From The Art of Unix Programming by Eric S. Raymond. Available online here.

Raymond says that Unix was such a third system. What are other examples of the third-system effect?

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Personal organization software

I’ve tried various strategies and pieces of software for personal organization and haven’t been happy with most of them. I’ll briefly describe my criteria and what I’ve found.

My needs are fairly simple. I don’t need or want something that could scale to running a multinational corporation.

I’d like something with a portable, transparent data format. I don’t want the data stored in a hidden file or in a proprietary format. I’d like to be able to read the data without the software that was used to write it.

I’d like to be as structured or unstructured as I choose and not have to conform to a rigid database schema. I’d like to be able to do ad hoc queries as well as strongly typed queries.

I’d like something that exports to paper easily.

Here’s what I found: org-mode. It’s an Emacs mode for editing text files. It provides sophisticated functionality, but all the sophistication is in the software, not the data format. It’s more convenient to work with org-mode files in Emacs, but the raw file format is just a light-weight mark-down, easy for a person or a computer to parse.

When I went back to using Emacs a year ago after a 15-year hiatus, I heard good things about org-mode but didn’t understand what people liked about it. I heard it described as a to-do list manager and was not impressed. I’m not interested in the features I was first introduced to: tracking the status of to-do items and making agendas. I still don’t use those features. It took me a while to realize that org-mode was what I had been looking for. It was similar in spirit to something I’d thought about writing.

Emacs is an acquired taste. But someone who doesn’t use Emacs could get some good ideas from looking at org-mode. I imagine some people have borrowed its ideas and implemented them for other editors. If not, someone should.

The org-mode site has links to numerous introductions and tutorials. I like the FLOSS Weekly interview with org-mode’s creator Carsten Dominik. In it he explains his motivation for writing org-mode and gives a high-level overview of its features.

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Significance testing and Congress

The US Supreme Court’s criticism of significance testing has been in the news lately. Here’s a criticism of significance testing involving the US Congress. Consider the following syllogism.

  1. If a person is an American, he is not a member of Congress.
  2. This person is a member of Congress.
  3. Therefore he is not American.

The initial premise is false, but the reasoning is correct if we assume the initial premise is true.

The premise that Americans are never members of Congress is clearly false. But it’s almost true! The probability of an American being a member of Congress is quite small, about 535/309,000,000. So what happens if we try to salvage the syllogism above by inserting “probably” in the initial premise and conclusion?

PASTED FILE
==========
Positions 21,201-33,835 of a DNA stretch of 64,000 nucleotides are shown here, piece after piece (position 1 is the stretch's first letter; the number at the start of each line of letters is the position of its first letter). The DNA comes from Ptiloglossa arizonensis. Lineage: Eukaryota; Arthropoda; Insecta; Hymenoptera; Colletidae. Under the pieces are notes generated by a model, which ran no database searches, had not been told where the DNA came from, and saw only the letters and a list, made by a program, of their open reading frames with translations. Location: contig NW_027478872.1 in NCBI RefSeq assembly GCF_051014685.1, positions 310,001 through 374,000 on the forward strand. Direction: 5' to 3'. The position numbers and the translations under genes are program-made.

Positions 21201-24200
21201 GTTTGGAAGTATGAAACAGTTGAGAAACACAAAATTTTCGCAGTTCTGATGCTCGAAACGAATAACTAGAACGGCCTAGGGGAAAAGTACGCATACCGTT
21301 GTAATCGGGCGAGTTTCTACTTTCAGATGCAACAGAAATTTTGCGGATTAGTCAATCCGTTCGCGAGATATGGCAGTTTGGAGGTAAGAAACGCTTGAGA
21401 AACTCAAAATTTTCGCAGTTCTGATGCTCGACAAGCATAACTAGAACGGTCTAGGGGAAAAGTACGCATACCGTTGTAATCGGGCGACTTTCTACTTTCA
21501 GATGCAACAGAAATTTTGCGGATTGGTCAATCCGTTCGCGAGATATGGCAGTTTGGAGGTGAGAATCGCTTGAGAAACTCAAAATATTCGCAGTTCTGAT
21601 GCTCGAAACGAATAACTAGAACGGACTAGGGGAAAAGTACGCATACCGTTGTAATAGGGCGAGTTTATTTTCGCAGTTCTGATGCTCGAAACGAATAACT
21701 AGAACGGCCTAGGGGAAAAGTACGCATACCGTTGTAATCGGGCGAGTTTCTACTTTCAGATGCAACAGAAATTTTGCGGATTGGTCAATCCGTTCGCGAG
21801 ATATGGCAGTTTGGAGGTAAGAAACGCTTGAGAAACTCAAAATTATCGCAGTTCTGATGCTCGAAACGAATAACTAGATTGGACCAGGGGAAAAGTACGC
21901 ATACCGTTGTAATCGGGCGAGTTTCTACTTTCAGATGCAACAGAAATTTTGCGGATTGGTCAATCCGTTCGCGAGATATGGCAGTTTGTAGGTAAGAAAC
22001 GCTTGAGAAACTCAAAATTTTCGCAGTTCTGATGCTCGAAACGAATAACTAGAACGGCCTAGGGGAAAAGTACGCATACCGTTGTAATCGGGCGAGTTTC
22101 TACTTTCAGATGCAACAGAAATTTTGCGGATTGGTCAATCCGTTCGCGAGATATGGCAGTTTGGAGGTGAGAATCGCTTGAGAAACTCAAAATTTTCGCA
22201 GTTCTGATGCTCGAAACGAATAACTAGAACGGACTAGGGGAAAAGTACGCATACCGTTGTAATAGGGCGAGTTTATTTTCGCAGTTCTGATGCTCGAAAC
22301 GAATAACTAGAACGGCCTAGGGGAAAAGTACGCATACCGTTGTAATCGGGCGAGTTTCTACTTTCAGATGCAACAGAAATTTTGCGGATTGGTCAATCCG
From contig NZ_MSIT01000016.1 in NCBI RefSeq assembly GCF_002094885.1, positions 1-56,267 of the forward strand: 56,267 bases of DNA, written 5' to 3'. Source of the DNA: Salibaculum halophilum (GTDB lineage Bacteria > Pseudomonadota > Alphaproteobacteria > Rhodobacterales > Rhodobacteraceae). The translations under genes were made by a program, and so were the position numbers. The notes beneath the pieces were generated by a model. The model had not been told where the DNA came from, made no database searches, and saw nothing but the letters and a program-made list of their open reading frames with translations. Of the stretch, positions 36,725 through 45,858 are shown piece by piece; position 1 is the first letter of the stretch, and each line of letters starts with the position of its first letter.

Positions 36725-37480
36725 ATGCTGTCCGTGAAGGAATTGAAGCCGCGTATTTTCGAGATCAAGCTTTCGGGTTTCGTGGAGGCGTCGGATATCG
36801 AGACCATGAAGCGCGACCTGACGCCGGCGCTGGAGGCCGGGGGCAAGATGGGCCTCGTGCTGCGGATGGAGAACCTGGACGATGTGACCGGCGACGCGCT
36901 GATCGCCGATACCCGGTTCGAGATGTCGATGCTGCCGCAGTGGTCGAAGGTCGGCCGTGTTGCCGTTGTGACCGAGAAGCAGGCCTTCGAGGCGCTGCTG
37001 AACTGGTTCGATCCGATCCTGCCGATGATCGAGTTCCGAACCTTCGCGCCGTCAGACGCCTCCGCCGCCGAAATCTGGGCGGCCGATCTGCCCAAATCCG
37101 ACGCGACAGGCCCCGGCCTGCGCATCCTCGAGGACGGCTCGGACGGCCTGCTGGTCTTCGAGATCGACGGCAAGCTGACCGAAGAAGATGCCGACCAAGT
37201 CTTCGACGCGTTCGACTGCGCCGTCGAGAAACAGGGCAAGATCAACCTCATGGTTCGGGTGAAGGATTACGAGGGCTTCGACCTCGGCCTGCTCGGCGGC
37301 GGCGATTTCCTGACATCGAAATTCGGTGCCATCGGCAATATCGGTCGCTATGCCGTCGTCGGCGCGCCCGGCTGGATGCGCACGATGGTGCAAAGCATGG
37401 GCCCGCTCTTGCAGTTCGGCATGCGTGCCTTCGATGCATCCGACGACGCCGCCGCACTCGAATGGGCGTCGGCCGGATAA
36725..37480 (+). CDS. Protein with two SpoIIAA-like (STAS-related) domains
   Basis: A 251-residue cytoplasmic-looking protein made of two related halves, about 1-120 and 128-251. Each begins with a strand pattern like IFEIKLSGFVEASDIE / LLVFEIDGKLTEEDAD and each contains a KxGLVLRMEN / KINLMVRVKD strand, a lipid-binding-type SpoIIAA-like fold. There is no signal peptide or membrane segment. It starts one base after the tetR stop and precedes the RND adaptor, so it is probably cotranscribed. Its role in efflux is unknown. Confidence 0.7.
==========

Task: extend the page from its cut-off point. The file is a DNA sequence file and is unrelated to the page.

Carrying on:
1. If a person is an American, he is probably not a member of Congress.
  2. This person is a member of Congress.
  3. Therefore he is probably not American.

What went wrong? The probability is backward. We want to know the probability that someone is American given he is a member of Congress, not the probability he is a member of Congress given he is American.

Science continually uses flawed reasoning analogous to the example above. We start with a “null hypothesis,” a hypothesis we seek to disprove. If our data are highly unlikely assuming this hypothesis, we reject that hypothesis.

  1. If the null hypothesis is correct, then these data are highly unlikely.
  2. These data have occurred.
  3. Therefore, the null hypothesis is highly unlikely.

Again the probability is backward. We want to know the probability of the hypothesis given the data, not the probability of the data given the hypothesis.

We can’t reject a null hypothesis just because we’ve seen data that are rare under this hypothesis. Maybe our data are even more rare under the alternative. It is rare for an American to be in Congress, but it is even more rare for someone who is not American to be in the US Congress!

I found this illustration in The Earth is Round (p < 0.05) by Jacob Cohen (1994). Cohen in turn credits Pollard and Richardson (1987) in his references.

 

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A magic king’s tour

After posting about a magic square made from knight’s tour, I wondered whether there are magic squares made from a king’s tour. (A king can move one square in any direction. A tour is a sequence of moves that lands on each square of a chess board exactly once.) I found George Jelliss’ site via the comments to that post and found out that there are indeed magic king’s tours. Here’s one published in 1917.

Here’s the path a king would take in the square above:

The knight’s tour magic square had rows and columns that sum to 260, though the diagonals did not. In fact, someone has proved that a knight’s tour on an 8×8 board cannot be diagonally magic. (Thanks John V.)

In the king’s tour above, however, the rows, columns, and diagonals all sum to 260. George Jelliss has posted notes that classify all such magic squares that have biaxial symmetry. See his site for much more information.